Was Margarete’s  world the real world?  Ladies and Gentlemen were not the builders of empires.  It was the Rhetts and Scarletts who picked up the pieces and rebuilt their lives.  It is the  survivors who change the world.  According to the author of perhaps the most famous, successful novel ever written, her characters had “gumption.”  Gone With the Wind is said to be the second most published book next to the Bible.

Margaret Mitchell 3     Gumption:  Initiative, get-up-and-go, moxie,  shrewdness, imagination, courage, horse sense, determination, spirit, pluck.




















Christmas at Our House

Charlie brown Xmas treeChristmas at Our House

When I was very young, my two sisters and I would cut our own tree.  Now this was a long, long time ago when we lived  in the foothills of the Cascade in Oregon. No tree farms.  We would traipse around ours (or our neighbors’) back forty looking for the perfect tree.  What we usually ended up doing was climbing a tree and sawing off the top (crooked, of course) drag it home, get out the two by four stand with a hole drilled in it and try to stand it up…not an easy task.  It usually ended up looking a bit like this.  No matter.  Our ornaments generally consisted of crayoned chains cut from construction paper, strings   of  popcorn (some burnt kernels included) and maybe a very bedraggled star that would not stay upright on the top branch.  We’d step back to admire our handiwork–beautiful.

Our presents were wrapped, no scotch tape in those days, and tied with yarn if we were lucky enough to find some.  When presents arrived from distant grandparents, we would open them without parental knowledge, and try to re wrap them so we wouldn’t get caught…ruined our surprise, of course, as skullduggery often does.  It was the anticipation, the wonder of possible gifts, the inevitable disappointment in the practical gifts received.  Next year…there was always next year.

Christmas Eve was our big celebrations.  Our three children, so close in age, were always as thrilled with the holiday as my sisters and I were.  Cutting our own tree was a continued tradition but now it was on tree farms.    The five of us would brave rain, snow.  Their father,  saw in hand, would wait patiently for us to find the perfect tree which could never be the first one (although we often returned to it after a thorough hunt).  Why is it that the tree looks so small in the field and is so big we can’t get it through the door?  We’d move furniture to accommodate our trophy.

christmas-tree-pics-0111Tradition: colored lights, garlands. tree ornaments with pictures of growing children glued to bright, shiny balls.  Christmas Eve was family exchange but Santa always left his gifts Christmas morning.

Ghosts of Christmas Past:  Granny, Ron’s mother was the best mother-in-law a person could ask for.  I hear you, Granny, playing the old, familiar carols on your organ.  Although we were incompatible in the kitchen, you measured everything and never had a failure, I’d say… a bit of this and maybe some of that…some success and lots of failures.  Remember you bought my first bikini?  My complaint?  It covered everything I had!  You gave me my first car, a tan Chrysler with velvet seats, a piano when you heard me say I would like to learn, ( it was washed away in the flood along with everything else,)  and my first “original” oil  painting, an ocean scene far too expensive for our budget.  Thank you for accepting me and thinking I was good enough for your only son.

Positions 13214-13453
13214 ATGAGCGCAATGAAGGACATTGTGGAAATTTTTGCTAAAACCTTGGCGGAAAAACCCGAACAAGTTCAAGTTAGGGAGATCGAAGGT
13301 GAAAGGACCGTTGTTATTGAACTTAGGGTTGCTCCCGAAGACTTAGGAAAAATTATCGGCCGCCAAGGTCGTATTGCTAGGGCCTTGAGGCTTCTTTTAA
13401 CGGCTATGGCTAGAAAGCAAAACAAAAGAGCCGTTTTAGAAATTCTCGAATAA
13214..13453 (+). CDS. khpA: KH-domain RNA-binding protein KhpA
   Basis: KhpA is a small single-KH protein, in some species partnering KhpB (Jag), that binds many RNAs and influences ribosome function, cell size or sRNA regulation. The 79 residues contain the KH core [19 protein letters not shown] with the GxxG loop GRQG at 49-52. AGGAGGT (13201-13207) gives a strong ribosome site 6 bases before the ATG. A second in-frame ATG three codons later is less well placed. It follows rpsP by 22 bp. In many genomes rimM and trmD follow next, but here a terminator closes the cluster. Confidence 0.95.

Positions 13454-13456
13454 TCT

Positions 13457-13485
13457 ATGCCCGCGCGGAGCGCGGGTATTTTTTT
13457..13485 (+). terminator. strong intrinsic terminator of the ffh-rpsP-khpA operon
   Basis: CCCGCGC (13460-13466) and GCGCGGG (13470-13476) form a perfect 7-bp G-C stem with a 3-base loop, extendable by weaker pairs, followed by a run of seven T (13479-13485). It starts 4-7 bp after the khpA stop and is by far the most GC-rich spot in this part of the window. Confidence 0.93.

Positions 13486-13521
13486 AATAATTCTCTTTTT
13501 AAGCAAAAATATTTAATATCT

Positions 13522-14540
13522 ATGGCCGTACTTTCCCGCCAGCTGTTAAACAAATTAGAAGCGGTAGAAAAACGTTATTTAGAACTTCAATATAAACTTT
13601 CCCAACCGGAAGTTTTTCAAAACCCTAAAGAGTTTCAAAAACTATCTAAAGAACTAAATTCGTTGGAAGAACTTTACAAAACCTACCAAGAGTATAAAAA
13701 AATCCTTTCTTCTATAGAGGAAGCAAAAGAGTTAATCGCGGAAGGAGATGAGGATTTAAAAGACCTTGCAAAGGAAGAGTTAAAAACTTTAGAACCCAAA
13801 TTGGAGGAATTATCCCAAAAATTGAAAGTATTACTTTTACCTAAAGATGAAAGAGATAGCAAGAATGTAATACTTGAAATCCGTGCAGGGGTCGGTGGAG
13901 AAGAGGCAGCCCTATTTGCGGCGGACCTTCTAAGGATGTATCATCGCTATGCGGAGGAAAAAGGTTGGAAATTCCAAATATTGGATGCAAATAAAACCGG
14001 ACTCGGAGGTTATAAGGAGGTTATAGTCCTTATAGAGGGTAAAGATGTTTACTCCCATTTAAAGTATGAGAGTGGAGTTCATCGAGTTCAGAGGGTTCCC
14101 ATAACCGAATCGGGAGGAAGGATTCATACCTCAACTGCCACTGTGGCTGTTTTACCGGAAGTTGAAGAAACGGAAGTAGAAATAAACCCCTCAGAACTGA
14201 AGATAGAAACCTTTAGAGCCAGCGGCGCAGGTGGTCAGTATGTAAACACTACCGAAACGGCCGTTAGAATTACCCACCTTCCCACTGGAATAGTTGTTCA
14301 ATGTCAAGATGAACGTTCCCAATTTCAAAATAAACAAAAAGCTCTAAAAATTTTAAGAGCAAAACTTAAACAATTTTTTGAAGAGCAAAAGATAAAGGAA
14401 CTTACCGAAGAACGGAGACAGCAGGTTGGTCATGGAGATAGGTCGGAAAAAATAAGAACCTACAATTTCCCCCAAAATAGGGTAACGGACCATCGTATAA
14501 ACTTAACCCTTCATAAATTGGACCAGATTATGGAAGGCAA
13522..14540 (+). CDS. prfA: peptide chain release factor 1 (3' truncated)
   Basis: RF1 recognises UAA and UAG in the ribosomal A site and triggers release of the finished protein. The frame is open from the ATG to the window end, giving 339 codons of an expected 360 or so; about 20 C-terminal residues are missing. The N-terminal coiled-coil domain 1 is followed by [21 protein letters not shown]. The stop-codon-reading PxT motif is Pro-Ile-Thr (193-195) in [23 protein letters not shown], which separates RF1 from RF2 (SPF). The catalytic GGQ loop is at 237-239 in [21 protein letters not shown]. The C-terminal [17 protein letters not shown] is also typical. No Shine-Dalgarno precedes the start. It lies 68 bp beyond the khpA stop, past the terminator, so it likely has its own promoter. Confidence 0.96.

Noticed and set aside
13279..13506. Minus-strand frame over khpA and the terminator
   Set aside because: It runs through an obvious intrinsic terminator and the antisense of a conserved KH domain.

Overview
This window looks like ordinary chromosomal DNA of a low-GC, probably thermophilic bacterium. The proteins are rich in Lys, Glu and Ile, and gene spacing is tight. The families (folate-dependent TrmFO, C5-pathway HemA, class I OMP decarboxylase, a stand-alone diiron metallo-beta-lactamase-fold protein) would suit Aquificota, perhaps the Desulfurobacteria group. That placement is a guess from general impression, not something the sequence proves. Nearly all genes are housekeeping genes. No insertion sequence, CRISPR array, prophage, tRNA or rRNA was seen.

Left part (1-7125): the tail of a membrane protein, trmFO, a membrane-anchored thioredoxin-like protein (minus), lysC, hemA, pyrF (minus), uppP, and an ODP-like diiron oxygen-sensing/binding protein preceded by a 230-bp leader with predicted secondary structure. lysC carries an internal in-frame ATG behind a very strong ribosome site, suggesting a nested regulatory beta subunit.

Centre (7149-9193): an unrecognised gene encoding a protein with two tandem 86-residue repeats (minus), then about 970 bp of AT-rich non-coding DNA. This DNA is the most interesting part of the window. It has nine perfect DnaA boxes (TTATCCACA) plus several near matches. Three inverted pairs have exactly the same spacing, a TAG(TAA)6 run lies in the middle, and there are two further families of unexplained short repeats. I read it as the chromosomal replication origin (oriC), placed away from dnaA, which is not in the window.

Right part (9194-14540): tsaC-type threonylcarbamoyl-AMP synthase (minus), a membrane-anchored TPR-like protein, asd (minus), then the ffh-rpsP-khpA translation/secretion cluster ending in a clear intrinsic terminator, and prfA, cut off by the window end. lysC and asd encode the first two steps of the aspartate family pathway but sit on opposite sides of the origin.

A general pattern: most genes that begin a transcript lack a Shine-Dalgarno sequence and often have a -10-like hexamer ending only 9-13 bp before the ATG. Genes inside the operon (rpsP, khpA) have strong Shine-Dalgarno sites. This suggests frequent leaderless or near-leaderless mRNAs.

LJ, my only daughter who loved me beyond words.  Remember that time when you and I were left to pick out the Christmas tree, LJ?  You always had grand ideas.  It was so big that it covered the entire car with just enough sight through the branches to see our way.   There we were,  a Christmas tree driving down the road!  We barely got it in the house and had to put the star on the top from the second floor.

Your Christmas would start months in advance as you created your lovely wood sculptures, your ceramic,  loving figurines, special gifts to each of us. Where did you get that beautiful voice?  Certainly not from your father or me who can barely carry a tune.    I listen to the music you left me, voice echoing and you are here, celebrating, cajoling, your “get-tough, Ma!” call echoing as I compete in that marathon paddle tournament.

Our loved ones are never gone, they live in the depth of our hearts, in the folds of our memories, a part who we are, with us for all eternity.

Our two sons married incorporating their spouses’ Christmas traditions into their own. Although we did not raise our children within any religious framework, each seemed to find their own “religion” with their spouses.  One has become Catholic, the other  a more “fundamental” approach.  We celebrate with nine grandchildren from age six to twenty-five. The  Christmas Eve celebration remains at our home, packages piled, grandchildren performing their songs, and poems, always reading the Christmas story from Luke. And when we gather around the table there is an Agnostic (me) an Atheist (Ron, who has softened that to a ? being a scientist he needs proof!)  a Catholic family of seven, a Fundamentalist family of six.  We begin our repast with Hail Marys, and end our prayers singing five Amens (the five great religions of the world.)  SO BE IT.